But even with PyPy's magical performance, we still have the GIL. Python doesn't allow you to execute CPU-bound Python code on multiple threads. If you are CPU bound, you need to offload that work to an extension (which releases the GIL when it executes hot code) or you spawn multiple processes. Since Mercurial needs to run on Windows (where new process overhead is ~10x worse than POSIX and is a platform optimized for spawning threads — not processes), many of the potential speedups we can realize via concurrency are offset on Windows by new process overhead and Python startup overhead. We need thread-level concurrency on Windows to help with shorter-lived CPU-bound workloads. This includes things like revlog reading (which happens on nearly every Mercurial operation).
In addition to performance concerns, Python is also hindering us because it is a dynamic programming language. Mercurial is a large project by Python standards. Large projects are harder to maintain. Using a statically typed programming language that finds bugs at compile time will enable us to make wide-sweeping changes more fearlessly. This will improve Mercurial's development velocity.
Today, when performance is an issue, Mercurial developers currently turn to C. But we treat C as a measure of last resort because it is just too brittle. It is too easy to introduce security vulnerabilities, memory leaks, etc. On top of vanilla C, the Python C API is somewhat complicated. It takes significantly longer to develop C components because the barrier to writing bug-free C is much higher..."
"What’s in 1.22.0 and 1.22.1 stable

The headline feature for this release is one many have been anticipating for a long time: you can now use ? with Option<T>! About a year ago, in Rust 1.13, we introduced the ? operator for working with Result<T, E>. Ever since then, there’s been discussion about how far ? should go: should it stay only for results? Should it be user-extensible? Should it be usable with Option<T>?

In Rust 1.22, basic usage of ? with Option<T> is now stable. This code will now compile:

fn try_option_some() -> Option<u8> {
let val = Some(1)?;
assert_eq!(try_option_some(), Some(1));

fn try_option_none() -> Option<u8> {
let val = None?;
assert_eq!(try_option_none(), None);

However, this functionality is still a bit limited; you cannot yet write code that mixes results and options with ? in the same function, for example. This will be possible in the future, and already is in nightly Rust; expect to hear more about this in a future release.

Types that implement Drop are now allowed in const and static items. Like this:

struct Foo {
a: u32

impl Drop for Foo {
fn drop(&mut self) {}

const F : Foo = Foo { a : 0 };
static S : Foo = Foo { a : 0 };

This change doesn’t bring much on its own, but as we improve our ability to compute things at compile-time, more and more will be possible in const and static.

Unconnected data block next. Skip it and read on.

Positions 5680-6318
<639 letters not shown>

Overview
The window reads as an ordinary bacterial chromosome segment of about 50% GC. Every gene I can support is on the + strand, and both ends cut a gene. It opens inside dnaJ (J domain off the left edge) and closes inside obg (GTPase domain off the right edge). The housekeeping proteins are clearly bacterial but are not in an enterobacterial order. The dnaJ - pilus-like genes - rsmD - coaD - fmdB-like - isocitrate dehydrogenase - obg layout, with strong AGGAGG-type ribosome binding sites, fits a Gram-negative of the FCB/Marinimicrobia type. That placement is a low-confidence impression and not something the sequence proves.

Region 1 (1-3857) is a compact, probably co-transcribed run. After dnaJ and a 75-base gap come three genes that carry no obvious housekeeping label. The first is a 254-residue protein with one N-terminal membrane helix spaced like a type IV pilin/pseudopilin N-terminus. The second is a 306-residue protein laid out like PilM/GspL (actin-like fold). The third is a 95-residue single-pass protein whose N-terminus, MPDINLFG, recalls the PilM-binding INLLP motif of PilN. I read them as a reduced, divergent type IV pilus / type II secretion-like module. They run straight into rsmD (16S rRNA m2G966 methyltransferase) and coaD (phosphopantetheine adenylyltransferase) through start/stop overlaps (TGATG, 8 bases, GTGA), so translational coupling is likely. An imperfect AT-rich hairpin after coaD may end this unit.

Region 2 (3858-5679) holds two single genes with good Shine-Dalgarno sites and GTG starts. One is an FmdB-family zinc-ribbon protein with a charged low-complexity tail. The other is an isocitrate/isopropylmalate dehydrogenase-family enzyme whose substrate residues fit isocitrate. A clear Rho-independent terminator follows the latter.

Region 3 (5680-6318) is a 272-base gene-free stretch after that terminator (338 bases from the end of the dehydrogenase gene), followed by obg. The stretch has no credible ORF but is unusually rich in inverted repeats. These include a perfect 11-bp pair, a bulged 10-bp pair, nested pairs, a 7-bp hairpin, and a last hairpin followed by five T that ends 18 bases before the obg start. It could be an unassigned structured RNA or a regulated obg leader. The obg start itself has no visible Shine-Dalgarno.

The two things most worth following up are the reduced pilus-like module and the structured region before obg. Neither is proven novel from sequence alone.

Additionally, some small quality-of-life improvements:

Two recent compiler changes should speed up compiles in debug mode. We don’t have any specific numbers to commit to with these changes, but as always, compile times are very important to us, and we’re continuing to work on improving them.

T op= &T now works for primitive types, which is a fancy way of saying:

let mut x = 2;
let y = &8;

// this didn't work, but now does
x += y;

Previously, you’d have needed to write x += *y in order to de-reference, so this solves a small papercut."

Есть такая библиотека (или crate) для Rust, `Cursive`, построенная поверх ncurses, для создания программ с TUI.
Автору крэйта `Cursive` ещё в сентябре на мозги накапали: запили возможность расцвечивать произвольный участок текста в текстовом виджете, а не как сейчас для всего текста only. Обещал заняться этим в октобере, но, кажется, воз и ныне там.
Уже жалею, что не взял сразу прямой и незамысловатый биндинг к ncurses.

error: aborting due to worker thread panic

Сказал раст на виртуалке с 1 гигом и 500Mb свопом при сборке средних размеров проекта.

Думал очень долго, а потом просто умер, куда катится мир..

Пришлось еще гиг накинуть, что бы собралось.
"Rust 1.20 adds the ability to define “associated constants” as well:
struct Struct;
impl Struct {
const ID: u32 = 0;
fn main() {
println!("the ID of Struct is: {}", Struct::ID);
That is, the constant ID is associated with Struct. Like functions, associated constants work with traits and enums as well.
Traits have an extra ability with associated constants that gives them some extra power. With a trait, you can use an associated constant in the same way you’d use an associated type: by declaring it, but not giving it a value. The implementor of the trait then declares its value upon implementation"

"А чего там про Rust